Urinary Incontinence: Diagnosis And Treatment
By Williams Ob/Gyn & Associates
May 01, 2020
Category: Women's Health Care
Tags: Urinary Incontinence
Urinary incontinence happens when an individual can’t fully control their bladder, resulting in them experiencing leakage. Most women have experienced weakened bladder control at some point in their life. It’s especially common during pregnancy and for a while after. But when do a few accidents indicate a problem? An Obstetrician-Gynecologist (OBGYN) can help with all matters related to women’s sexual and reproductive health. Schedule an appointment with your OBGYN if urinary incontinence starts happening frequently or affects your quality of life.
Before Your Appointment
First, don’t be embarrassed about discussing this with your OBGYN. They are a medical professional designed to help you. There are also a few ways to be prepared for your appointment. Try to keep track or write down every instance of urinary incontinence. Record the amount, time of day, frequency, and what you were doing at the time.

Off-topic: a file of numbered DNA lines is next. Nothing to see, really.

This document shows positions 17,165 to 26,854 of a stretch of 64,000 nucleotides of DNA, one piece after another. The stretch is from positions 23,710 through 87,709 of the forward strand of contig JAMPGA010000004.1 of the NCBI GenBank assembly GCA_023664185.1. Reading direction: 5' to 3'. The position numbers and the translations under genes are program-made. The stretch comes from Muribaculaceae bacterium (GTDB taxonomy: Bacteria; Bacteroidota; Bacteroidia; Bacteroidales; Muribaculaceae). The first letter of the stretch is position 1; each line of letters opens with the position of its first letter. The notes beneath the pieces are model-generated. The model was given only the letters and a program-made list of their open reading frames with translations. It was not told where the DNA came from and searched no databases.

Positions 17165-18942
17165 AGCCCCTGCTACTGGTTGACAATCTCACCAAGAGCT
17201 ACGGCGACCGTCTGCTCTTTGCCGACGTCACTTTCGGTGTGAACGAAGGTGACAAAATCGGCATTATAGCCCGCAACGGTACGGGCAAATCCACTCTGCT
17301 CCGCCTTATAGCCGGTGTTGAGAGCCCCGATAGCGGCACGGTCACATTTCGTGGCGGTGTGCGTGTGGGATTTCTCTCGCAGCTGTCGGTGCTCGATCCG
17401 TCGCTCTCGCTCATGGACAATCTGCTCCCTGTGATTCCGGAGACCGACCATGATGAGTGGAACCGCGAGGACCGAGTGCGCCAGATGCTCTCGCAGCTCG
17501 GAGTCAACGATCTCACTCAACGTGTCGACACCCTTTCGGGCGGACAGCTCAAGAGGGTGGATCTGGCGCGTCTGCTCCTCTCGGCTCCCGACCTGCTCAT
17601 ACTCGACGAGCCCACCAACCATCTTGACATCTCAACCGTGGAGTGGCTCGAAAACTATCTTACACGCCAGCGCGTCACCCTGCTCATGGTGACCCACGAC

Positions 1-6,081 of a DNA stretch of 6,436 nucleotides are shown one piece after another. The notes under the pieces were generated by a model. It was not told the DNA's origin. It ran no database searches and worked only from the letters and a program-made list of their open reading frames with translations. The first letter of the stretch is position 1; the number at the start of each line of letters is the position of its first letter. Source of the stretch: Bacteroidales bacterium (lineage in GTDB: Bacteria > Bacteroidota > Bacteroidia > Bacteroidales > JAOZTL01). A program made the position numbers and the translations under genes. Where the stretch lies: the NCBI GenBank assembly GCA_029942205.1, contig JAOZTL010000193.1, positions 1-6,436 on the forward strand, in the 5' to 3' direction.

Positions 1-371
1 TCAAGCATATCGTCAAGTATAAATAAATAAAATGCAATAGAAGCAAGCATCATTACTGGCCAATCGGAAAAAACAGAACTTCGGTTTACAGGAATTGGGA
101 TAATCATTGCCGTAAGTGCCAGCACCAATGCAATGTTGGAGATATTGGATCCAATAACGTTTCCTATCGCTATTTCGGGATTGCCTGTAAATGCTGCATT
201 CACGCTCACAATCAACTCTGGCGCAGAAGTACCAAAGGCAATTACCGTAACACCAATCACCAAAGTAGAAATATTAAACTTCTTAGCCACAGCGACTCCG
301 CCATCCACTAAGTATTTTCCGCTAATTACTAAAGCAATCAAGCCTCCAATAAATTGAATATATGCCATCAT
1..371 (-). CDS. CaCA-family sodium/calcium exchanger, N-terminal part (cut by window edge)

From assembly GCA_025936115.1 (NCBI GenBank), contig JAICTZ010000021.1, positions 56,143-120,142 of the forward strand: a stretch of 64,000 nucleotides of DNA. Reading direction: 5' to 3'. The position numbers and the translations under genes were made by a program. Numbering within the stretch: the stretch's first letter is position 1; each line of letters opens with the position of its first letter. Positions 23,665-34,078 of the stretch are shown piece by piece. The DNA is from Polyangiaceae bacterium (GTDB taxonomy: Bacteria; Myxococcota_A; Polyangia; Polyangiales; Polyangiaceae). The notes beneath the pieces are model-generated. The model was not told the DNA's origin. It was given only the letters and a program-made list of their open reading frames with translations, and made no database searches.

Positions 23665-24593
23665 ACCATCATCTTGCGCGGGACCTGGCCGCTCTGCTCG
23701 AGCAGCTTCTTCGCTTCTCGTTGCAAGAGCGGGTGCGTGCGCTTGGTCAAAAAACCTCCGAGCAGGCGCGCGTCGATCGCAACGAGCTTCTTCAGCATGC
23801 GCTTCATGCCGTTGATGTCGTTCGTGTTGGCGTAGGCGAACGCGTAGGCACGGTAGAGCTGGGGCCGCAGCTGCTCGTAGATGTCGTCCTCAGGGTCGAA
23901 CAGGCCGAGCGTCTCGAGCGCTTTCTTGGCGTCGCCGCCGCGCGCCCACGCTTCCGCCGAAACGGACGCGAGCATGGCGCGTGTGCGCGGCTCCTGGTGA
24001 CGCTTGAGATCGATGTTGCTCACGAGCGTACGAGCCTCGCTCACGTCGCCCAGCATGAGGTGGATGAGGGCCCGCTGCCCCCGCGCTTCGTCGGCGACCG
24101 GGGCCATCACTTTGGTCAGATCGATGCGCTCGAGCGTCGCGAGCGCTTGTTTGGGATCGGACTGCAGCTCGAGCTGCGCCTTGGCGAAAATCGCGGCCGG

Types of Incontinence
There are two main types of incontinence that a patient can experience: stress and urge. Stress incontinence happens when pressure is placed on the bladder, forcing leakage. This can happen from any sort of muscular contraction, like sneezing or laughing. Urge incontinence is an overactive bladder. A patient may constantly feel like they need to go to the bathroom. This makes it hard to determine when they do need to go or not, causing accidents to happen.
Other causes of urinary continence are also a possibility. Certain foods, drinks, and medications can temporarily affect bladder control. These are known as diuretics, and affect how much urine your body produces.
- Carbonated drinks
- Artificial Sweeteners
- Spicy, sugary, or acidic foods
- Chili peppers
- Blood pressure and heart medications
- Muscle relaxants and sedatives
You should also talk to your OBGYN about the possibility of overflow or functional incontinence. Overflow is caused by blockage of the urethra or poor bladder contraction. Functional incontinence is the result of other medical conditions that make going to the bathroom difficult.
Treating Urinary Incontinence
Talk to your OBGYN about a treatment that is right for you. There are many possibilities and combinations to try. Many women find success through retraining their bladders, using certain medications, or possibly surgical intervention.